Inequality and Political Consensus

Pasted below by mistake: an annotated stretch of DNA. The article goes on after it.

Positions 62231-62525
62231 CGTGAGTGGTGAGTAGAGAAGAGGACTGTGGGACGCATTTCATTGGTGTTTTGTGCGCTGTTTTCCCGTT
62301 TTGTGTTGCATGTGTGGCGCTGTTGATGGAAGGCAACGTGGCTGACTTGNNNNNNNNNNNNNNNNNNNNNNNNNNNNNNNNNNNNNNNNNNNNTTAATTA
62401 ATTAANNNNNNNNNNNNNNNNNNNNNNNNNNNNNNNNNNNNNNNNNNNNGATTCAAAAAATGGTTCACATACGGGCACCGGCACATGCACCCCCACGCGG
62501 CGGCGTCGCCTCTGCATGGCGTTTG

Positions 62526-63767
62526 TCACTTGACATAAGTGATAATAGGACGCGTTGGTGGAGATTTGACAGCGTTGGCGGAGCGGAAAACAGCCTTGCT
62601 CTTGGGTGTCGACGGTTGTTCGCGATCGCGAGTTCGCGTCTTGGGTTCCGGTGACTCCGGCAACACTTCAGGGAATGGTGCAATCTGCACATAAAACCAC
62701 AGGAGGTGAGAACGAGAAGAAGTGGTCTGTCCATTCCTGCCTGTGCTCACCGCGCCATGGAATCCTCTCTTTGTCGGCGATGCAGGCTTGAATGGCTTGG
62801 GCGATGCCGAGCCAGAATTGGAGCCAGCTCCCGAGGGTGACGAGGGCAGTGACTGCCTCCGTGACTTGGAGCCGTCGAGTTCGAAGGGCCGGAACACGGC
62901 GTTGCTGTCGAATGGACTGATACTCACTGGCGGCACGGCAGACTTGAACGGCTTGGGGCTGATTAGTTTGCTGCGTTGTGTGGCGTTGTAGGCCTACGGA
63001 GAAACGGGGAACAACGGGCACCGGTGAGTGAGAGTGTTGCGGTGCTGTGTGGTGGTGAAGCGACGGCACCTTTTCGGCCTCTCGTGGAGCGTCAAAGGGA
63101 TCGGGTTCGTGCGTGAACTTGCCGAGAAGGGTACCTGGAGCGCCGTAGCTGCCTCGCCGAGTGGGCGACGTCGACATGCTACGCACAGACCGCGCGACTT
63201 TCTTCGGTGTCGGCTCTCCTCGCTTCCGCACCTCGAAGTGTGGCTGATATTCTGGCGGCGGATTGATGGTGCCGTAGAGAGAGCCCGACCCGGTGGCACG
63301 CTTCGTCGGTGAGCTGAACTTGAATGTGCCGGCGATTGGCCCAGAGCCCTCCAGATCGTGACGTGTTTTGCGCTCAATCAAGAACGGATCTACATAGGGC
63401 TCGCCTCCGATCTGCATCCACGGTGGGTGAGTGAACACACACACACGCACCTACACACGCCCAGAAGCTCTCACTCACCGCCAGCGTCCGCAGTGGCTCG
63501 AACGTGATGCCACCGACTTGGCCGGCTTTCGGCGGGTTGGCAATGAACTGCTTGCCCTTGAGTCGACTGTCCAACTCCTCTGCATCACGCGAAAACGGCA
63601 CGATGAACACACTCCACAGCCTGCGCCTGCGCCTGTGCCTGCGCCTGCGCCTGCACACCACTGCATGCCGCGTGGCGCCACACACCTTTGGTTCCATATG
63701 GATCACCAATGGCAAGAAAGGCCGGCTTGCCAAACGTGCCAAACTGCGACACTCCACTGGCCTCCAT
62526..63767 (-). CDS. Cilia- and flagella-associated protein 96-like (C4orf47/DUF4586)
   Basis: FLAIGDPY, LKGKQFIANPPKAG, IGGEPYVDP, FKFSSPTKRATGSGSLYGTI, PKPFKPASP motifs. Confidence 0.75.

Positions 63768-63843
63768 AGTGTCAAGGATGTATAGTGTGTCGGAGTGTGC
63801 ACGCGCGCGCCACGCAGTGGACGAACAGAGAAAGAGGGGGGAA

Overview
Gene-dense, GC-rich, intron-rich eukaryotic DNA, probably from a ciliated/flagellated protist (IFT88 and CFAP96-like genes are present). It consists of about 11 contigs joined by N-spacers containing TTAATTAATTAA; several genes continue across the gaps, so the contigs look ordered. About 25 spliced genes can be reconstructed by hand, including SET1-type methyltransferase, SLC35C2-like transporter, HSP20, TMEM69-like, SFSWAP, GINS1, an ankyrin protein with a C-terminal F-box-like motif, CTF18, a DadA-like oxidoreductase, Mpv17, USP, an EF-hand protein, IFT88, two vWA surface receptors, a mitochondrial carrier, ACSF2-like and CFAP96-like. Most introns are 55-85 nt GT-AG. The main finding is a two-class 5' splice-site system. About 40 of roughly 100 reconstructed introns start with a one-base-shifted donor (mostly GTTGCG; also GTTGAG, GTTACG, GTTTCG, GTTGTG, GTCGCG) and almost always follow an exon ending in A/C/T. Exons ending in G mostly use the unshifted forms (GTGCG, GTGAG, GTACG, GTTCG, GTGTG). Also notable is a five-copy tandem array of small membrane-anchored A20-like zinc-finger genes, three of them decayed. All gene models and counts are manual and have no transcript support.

This Paper develops a model of political consensus in order to explain the missing link between inequality and political redistribution. Political consensus is an implicit agreement not to vote for extreme policy proposals. We show that such an agreement may play an efficiency-enhancing role. Voters anticipate that voting for extremist parties increases policy uncertainty in the future. A political consensus among voters reduces policy uncertainty because self-interested politicians propose non-discriminatory policies. We study how much inequality can be sustained in a democracy and how the limits to redistribution vary with initial inequality. We find that the bounds of the set of political equilibria may react in a fundamentally different manner to changes in exogenous variables than do the policy variables in the one-dimensional, one-shot game. More initial inequality need not lead to more redistribution from the rich to the poor. The maximum amount of redistribution decreases with inequality if (and only if) agents are sufficiently patient. In this case inequality is politically self-sustaining.
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